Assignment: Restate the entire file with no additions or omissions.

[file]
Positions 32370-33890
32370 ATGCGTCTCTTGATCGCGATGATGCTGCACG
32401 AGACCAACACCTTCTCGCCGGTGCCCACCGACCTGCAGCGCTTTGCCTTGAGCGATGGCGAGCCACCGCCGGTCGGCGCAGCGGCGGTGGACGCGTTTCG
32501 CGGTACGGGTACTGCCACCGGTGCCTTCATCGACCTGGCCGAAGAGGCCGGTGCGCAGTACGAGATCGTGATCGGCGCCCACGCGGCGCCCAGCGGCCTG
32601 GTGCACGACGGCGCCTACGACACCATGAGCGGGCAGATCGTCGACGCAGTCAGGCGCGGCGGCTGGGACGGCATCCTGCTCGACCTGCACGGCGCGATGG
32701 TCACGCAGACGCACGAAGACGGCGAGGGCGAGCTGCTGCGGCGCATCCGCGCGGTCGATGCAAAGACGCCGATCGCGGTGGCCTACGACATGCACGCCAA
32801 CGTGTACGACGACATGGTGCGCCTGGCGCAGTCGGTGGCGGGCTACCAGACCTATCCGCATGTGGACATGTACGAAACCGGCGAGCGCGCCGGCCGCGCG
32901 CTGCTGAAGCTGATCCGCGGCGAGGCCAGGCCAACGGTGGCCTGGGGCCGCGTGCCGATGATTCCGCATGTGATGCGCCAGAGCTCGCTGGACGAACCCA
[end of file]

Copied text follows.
Positions 32370-33890
32370 ATGCGTCTCTTGATCGCGATGATGCTGCACG
32401 AGACCAACACCTTCTCGCCGGTGCCCACCGACCTGCAGCGCTTTGCCTTGAGCGATGGCGAGCCACCGCCGGTCGGCGCAGCGGCGGTGGACGCGTTTCG
32501 CGGTACGGGTACTGCCACCGGTGCCTTCATCGACCTGGCCGAAGAGGCCGGTGCGCAGTACGAGATCGTGATCGGCGCCCACGCGGCGCCCAGCGGCCTG
32601 GTGCACGACGGCGCCTACGACACCATGAGCGGGCAGATCGTCGACGCAGTCAGGCGCGGCGGCTGGGACGGCATCCTGCTCGACCTGCACGGCGCGATGG
32701 TCACGCAGACGCACGAAGACGGCGAGGGCGAGCTGCTGCGGCGCATCCGCGCGGTCGATGCAAAGACGCCGATCGCGGTGGCCTACGACATGCACGCCAA
32801 CGTGTACGACGACATGGTGCGCCTGGCGCAGTCGGTGGCGGGCTACCAGACCTATCCGCATGTGGACATGTACGAAACCGGCGAGCGCGCCGGCCGCGCG
32901 CTGCTGAAGCTGATCCGCGGCGAGGCCAGGCCAACGGTGGCCTGGGGCCGCGTGCCGATGATTCCGCATGTGATGCGCCAGAGCTCGCTGGACGAACCCA